Let’s face it. Working in supply chain is no walk in the park. Unless of course you’re walking barefoot and the ground is covered in razor-sharp pebbles that randomly change location. Then maybe it’d be comparable.

The fact is, while supply chain is big business for most companies, it also comes with a whole new set of challenges unique to its many processes, data requirements and functions. But depending on which industry you work in, your specific set of supply chain pain points could vary greatly. This blog series takes an in-depth look at some of the specific supply chain obstacles certain industries face, and how to potentially overcome them.

First up is consumer electronics.

Relatively short product lifecycles (typically 6-9 months) with multiple feature changes throughout

This creates an atmosphere full of risk. With so many changes happening over the course of the lifecycle, you’re likely carrying extra inventory to make sure you have enough stock on hand to cover any part substitutions or adjustments. That means higher carrying costs and a greater risk to your bottom line if the product ends up as slow moving, excess or obsolete inventory.

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5 pieces to the global capacity management puzzle

BillDuBois

Global capacity managementRecently I was watching a video interview with David Thomas, the Director of Global Capacity Planning for Ford Motor Company. Among other things, he’s been leading the charge at Ford to deliver a global capacity management solution. He describes the process as a jigsaw puzzle. The challenge with getting a global view as he puts it, is if the pieces “don’t fit together, you don’t see the right picture.”

Ford’s challenges to global capacity management

In the interview, David describes the challenges facing Ford in fitting the pieces together. One of which is its extensive legacy. Ford has been around for 100 years and the five main regions of the company (North and South America, Asia, Europe and Middle/Eastern Africa) grew up individually. There wasn’t a need to move data and information between the regions because they had different products, teams and organizations.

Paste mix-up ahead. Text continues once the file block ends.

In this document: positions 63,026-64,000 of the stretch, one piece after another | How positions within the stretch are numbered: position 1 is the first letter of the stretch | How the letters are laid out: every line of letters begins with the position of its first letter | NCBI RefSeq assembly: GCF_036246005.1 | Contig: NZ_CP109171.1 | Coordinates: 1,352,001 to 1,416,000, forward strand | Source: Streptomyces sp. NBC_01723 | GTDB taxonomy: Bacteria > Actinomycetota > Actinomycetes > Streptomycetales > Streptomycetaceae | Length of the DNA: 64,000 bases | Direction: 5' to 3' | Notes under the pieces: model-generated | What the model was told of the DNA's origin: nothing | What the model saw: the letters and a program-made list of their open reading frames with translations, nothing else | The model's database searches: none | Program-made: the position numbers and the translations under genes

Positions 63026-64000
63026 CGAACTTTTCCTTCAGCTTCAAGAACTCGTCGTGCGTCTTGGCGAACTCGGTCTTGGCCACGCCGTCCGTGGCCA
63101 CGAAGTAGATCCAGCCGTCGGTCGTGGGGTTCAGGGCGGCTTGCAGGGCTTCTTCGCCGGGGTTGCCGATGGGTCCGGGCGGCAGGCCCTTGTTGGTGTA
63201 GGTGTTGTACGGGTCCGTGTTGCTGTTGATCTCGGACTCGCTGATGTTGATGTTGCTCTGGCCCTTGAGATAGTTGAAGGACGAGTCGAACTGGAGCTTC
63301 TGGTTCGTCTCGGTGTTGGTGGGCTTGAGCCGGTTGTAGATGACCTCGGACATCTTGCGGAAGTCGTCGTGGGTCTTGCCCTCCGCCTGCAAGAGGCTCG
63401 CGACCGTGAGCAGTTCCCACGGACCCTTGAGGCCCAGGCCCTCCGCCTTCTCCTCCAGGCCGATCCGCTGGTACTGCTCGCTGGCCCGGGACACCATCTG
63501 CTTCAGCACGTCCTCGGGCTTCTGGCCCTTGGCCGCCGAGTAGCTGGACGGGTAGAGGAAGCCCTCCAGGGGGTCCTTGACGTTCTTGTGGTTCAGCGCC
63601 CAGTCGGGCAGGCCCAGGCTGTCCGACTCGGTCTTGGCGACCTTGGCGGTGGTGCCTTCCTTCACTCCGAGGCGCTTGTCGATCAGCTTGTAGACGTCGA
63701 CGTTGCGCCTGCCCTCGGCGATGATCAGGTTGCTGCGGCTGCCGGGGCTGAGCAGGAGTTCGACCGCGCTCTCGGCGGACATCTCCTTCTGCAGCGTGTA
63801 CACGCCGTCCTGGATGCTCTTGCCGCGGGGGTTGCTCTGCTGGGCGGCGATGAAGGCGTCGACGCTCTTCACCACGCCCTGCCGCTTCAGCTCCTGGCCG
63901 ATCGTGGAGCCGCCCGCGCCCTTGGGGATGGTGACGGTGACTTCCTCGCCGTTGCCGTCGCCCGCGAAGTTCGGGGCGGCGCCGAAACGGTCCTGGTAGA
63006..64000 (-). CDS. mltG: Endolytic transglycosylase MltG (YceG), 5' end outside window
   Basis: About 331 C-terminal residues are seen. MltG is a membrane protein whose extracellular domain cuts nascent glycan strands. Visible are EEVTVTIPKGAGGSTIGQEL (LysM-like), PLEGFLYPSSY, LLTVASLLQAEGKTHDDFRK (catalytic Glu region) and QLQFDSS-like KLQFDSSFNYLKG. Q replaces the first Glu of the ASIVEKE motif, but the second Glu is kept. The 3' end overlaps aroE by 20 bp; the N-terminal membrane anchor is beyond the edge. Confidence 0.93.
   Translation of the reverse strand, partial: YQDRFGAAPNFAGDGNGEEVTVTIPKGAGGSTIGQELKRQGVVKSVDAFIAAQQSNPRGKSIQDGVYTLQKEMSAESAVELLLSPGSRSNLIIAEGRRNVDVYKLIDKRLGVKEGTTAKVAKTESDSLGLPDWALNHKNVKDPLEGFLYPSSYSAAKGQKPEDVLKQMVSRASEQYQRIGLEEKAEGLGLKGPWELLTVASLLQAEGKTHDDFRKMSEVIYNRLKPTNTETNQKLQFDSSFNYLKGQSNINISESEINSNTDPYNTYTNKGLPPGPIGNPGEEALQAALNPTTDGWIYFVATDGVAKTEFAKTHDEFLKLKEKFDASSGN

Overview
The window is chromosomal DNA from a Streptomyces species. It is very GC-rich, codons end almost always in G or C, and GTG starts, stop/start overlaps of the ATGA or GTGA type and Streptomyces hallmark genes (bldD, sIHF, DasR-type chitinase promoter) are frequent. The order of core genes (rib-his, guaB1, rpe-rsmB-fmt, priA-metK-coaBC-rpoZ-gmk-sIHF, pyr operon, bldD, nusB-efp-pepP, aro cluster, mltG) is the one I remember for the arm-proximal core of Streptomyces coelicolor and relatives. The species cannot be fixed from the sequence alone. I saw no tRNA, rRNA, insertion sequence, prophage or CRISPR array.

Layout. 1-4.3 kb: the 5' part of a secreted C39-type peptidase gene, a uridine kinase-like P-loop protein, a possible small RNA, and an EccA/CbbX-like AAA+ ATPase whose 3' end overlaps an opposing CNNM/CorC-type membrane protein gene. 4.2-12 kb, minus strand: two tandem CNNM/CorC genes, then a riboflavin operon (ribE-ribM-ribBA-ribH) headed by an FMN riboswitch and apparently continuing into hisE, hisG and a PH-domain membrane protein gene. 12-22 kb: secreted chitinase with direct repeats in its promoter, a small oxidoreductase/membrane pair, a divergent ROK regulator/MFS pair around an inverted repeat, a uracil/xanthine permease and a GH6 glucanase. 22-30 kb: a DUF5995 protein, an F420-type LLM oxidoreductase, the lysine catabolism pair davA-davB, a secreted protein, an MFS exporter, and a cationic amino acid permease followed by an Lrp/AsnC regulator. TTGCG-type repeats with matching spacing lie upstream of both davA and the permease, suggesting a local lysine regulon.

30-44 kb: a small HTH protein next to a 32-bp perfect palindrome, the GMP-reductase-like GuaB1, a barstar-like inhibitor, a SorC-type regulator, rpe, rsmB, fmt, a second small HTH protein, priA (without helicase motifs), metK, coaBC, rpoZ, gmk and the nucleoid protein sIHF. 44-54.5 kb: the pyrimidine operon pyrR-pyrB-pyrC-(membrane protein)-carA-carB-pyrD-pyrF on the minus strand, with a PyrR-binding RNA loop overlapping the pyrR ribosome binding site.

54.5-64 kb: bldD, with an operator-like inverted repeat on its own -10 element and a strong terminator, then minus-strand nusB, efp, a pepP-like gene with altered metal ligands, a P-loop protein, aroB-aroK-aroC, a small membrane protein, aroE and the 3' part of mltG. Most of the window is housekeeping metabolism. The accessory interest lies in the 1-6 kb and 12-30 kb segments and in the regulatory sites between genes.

Over the past few decades, the auto industry, like most other industries, experienced unprecedented changes that drove a need to transform capacity management from a regional to a global view. The 2008 downturn hit suppliers extremely hard, putting some out of business. But in 2010, an upturn in demand in emerging regions like Brazil, India and China meant capacity required varied significantly by region. But that demand didn’t match what companies had available in those areas. Thus, a global view of capacity management was required to combat these newly emerged supply chain constraints.

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Overcoming the Amazon effect: Pushing retail supply chains to the limit

AlexaCheater

Amazon supply chain managementHow to overcome the Amazon effect

When it comes to supply chain excellence, particularly in the retail sector, there is one behemoth dominating the landscape. Amazon is driving innovation and change at a pace that’s putting the pressure on other businesses to find a way to keep up, or fold.

The online retailer’s most recent patent focuses on drone technology, and would involve drones delivering packages with parachutes. It’s just the latest in a string of patents that span the gamut from smart stores to flying warehouses. Amazon is even entering the transportation space, signing agreements with the Air Transport Services Group and the Chinese government to enter into the freight cargo business – effectively cutting out the middleman.

It has leased 20 Boeing 767 aircraft to shuttle goods around the US, and helped ship at least 150 cargo containers from China since October 2016. It’s all part of the global expansion of ‘Fulfillment by Amazon’, which provides storage, packing and shipping to small independent merchants selling products on Amazon’s website.

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It’s time for a revolution of the supply chain kind

BillDuBois

Supply chain planning systemsThere have been some pretty significant revolutions throughout history. The French Revolution, the Industrial Revolution and the Chinese cultural revolution – just to name a few.

Well, today I’m going to talk about the need for another revolution. A supply chain planning systems revolution. Will it be the stuff that future historians drool over or universities base curriculums on? Maybe. Maybe not. I’m going to discuss it anyway, because for those of us living in a supply chain world, it’s big deal.

The world is changing – new technology, globalization, shifting markets, changing demographics, global warming – you get the idea. So while everything’s been changing around us, why hasn’t supply chain planning evolved to any great extent?

Times Haven’t Changed

Across the supply chain, functions and processes still operate in silos. Excel spreadsheets remain the number one way companies manage supply chain data (go figure). Current planning systems simply aren’t designed to deliver the speed and agility needed to deal with the complexity and risks associated with today and tomorrow’s supply chain.